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Resources tagged with Creating and manipulating expressions and formulae similar to Plus Minus:

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Broad Topics > Algebraic expressions, equations and formulae > Creating and manipulating expressions and formulae 2-digit Square

Age 14 to 16 Challenge Level:

A 2-Digit number is squared. When this 2-digit number is reversed and squared, the difference between the squares is also a square. What is the 2-digit number? Back to Basics

Age 14 to 16 Challenge Level:

Find b where 3723(base 10) = 123(base b). DOTS Division

Age 14 to 16 Challenge Level:

Take any pair of two digit numbers x=ab and y=cd where, without loss of generality, ab > cd . Form two 4 digit numbers r=abcd and s=cdab and calculate: {r^2 - s^2} /{x^2 - y^2}. Sums of Pairs

Age 11 to 16 Challenge Level:

Jo has three numbers which she adds together in pairs. When she does this she has three different totals: 11, 17 and 22 What are the three numbers Jo had to start with?” Never Prime

Age 14 to 16 Challenge Level:

If a two digit number has its digits reversed and the smaller of the two numbers is subtracted from the larger, prove the difference can never be prime. Perfectly Square

Age 14 to 16 Challenge Level:

The sums of the squares of three related numbers is also a perfect square - can you explain why? Age 11 to 14 Challenge Level:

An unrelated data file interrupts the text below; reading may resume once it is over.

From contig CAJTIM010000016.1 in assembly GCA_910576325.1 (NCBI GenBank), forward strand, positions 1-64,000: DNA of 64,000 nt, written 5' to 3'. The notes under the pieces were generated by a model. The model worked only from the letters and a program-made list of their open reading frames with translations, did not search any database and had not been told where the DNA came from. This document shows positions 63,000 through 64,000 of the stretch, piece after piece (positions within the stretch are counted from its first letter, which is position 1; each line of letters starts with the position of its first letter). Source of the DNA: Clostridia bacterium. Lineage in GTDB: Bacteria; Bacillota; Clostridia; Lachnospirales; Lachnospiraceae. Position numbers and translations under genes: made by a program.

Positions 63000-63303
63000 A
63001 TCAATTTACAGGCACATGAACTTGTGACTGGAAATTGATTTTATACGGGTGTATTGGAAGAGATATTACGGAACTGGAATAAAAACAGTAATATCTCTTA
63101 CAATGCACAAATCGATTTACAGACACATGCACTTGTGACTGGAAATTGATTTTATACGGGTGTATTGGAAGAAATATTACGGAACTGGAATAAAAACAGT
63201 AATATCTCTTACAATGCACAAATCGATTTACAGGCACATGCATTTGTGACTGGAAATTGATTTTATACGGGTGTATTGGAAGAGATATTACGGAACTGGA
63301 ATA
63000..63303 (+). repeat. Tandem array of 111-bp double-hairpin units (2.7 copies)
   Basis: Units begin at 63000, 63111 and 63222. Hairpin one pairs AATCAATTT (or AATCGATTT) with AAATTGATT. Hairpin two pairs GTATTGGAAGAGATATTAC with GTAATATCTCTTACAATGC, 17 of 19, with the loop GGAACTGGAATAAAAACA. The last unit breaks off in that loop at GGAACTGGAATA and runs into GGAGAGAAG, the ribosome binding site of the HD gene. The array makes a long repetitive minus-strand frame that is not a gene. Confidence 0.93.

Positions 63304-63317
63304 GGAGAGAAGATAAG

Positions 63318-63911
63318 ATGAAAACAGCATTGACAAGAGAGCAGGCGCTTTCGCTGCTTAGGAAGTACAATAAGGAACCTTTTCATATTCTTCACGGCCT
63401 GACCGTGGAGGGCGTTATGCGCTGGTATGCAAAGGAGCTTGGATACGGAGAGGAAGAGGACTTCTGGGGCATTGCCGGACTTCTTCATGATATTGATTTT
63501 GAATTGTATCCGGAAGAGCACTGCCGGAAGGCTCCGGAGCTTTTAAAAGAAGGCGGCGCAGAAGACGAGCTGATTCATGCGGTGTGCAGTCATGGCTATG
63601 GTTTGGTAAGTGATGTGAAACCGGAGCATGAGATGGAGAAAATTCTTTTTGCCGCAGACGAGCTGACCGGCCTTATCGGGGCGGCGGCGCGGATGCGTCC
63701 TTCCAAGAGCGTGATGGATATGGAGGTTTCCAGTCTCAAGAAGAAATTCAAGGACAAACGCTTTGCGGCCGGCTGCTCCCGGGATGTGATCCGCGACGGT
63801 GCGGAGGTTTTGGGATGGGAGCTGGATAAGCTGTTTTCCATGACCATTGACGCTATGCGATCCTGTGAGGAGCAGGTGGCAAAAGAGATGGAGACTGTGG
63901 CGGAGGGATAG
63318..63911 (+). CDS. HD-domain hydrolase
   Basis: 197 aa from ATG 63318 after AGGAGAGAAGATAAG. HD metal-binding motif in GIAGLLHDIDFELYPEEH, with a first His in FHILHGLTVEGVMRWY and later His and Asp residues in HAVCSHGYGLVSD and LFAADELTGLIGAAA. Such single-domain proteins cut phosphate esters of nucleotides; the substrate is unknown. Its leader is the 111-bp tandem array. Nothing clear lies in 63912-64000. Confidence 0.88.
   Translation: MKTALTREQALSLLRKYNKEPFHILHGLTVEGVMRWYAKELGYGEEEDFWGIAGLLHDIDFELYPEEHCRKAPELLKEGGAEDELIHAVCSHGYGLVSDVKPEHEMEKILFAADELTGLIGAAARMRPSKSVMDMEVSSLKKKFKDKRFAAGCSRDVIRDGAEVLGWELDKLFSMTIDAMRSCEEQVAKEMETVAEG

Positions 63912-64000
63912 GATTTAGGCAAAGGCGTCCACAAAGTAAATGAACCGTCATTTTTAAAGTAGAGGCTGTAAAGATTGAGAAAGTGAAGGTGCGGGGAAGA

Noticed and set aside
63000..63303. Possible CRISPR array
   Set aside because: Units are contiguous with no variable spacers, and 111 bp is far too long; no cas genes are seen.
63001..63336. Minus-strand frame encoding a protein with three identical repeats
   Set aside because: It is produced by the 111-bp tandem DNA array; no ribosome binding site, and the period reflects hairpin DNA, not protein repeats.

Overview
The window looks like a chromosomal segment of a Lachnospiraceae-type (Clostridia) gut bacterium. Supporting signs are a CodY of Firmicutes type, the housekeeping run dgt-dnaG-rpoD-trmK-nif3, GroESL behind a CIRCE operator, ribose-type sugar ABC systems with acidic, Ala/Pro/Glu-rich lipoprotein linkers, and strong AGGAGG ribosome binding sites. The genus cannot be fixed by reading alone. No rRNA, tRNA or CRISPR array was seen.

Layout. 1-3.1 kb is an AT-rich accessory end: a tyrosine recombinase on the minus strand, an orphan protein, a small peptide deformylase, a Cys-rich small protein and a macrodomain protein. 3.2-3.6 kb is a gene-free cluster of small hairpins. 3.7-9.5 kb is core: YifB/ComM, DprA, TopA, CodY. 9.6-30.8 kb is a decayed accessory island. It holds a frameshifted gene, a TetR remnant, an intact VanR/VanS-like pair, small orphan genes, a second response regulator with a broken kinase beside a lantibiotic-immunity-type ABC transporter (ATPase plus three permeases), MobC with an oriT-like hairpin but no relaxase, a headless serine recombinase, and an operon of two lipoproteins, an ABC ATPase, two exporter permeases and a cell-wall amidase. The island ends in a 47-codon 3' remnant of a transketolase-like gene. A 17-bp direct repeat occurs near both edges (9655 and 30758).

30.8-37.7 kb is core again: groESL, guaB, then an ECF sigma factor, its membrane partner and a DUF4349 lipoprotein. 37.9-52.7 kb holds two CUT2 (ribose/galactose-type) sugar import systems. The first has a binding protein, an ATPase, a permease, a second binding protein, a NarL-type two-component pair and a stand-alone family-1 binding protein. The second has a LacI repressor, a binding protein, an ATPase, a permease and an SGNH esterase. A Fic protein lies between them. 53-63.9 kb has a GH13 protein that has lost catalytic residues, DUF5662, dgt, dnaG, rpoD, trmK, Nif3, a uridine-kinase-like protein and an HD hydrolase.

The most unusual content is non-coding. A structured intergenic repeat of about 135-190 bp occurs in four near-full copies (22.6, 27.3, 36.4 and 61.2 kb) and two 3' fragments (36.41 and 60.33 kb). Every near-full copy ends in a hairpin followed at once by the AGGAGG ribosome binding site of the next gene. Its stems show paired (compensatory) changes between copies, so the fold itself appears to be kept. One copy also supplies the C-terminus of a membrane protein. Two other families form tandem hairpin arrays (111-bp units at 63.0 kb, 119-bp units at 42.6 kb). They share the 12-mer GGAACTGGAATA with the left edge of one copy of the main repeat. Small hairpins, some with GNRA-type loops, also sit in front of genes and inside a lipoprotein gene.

Think of a number Multiply it by 3 Add 6 Take away your start number Divide by 2 Take away your number. (You have finished with 3!) HOW DOES THIS WORK? Always a Multiple?

Age 11 to 14 Challenge Level:

Think of a two digit number, reverse the digits, and add the numbers together. Something special happens... Regular Hexagon Loops

Age 11 to 14 Challenge Level:

Make some loops out of regular hexagons. What rules can you discover? Card Trick 1

Age 11 to 14 Challenge Level:

Can you explain how this card trick works? What's Possible?

Age 14 to 16 Challenge Level:

Many numbers can be expressed as the difference of two perfect squares. What do you notice about the numbers you CANNOT make? Number Rules - OK

Age 14 to 16 Challenge Level:

Can you convince me of each of the following: If a square number is multiplied by a square number the product is ALWAYS a square number... Pair Products

Age 14 to 16 Challenge Level:

Choose four consecutive whole numbers. Multiply the first and last numbers together. Multiply the middle pair together. What do you notice? Lower Bound

Age 14 to 16 Challenge Level:

What would you get if you continued this sequence of fraction sums? 1/2 + 2/1 = 2/3 + 3/2 = 3/4 + 4/3 = Good Work If You Can Get It

Age 11 to 14 Challenge Level:

A job needs three men but in fact six people do it. When it is finished they are all paid the same. How much was paid in total, and much does each man get if the money is shared as Fred suggests? Odd Differences

Age 14 to 16 Challenge Level:

The diagram illustrates the formula: 1 + 3 + 5 + ... + (2n - 1) = n² Use the diagram to show that any odd number is the difference of two squares. The Pillar of Chios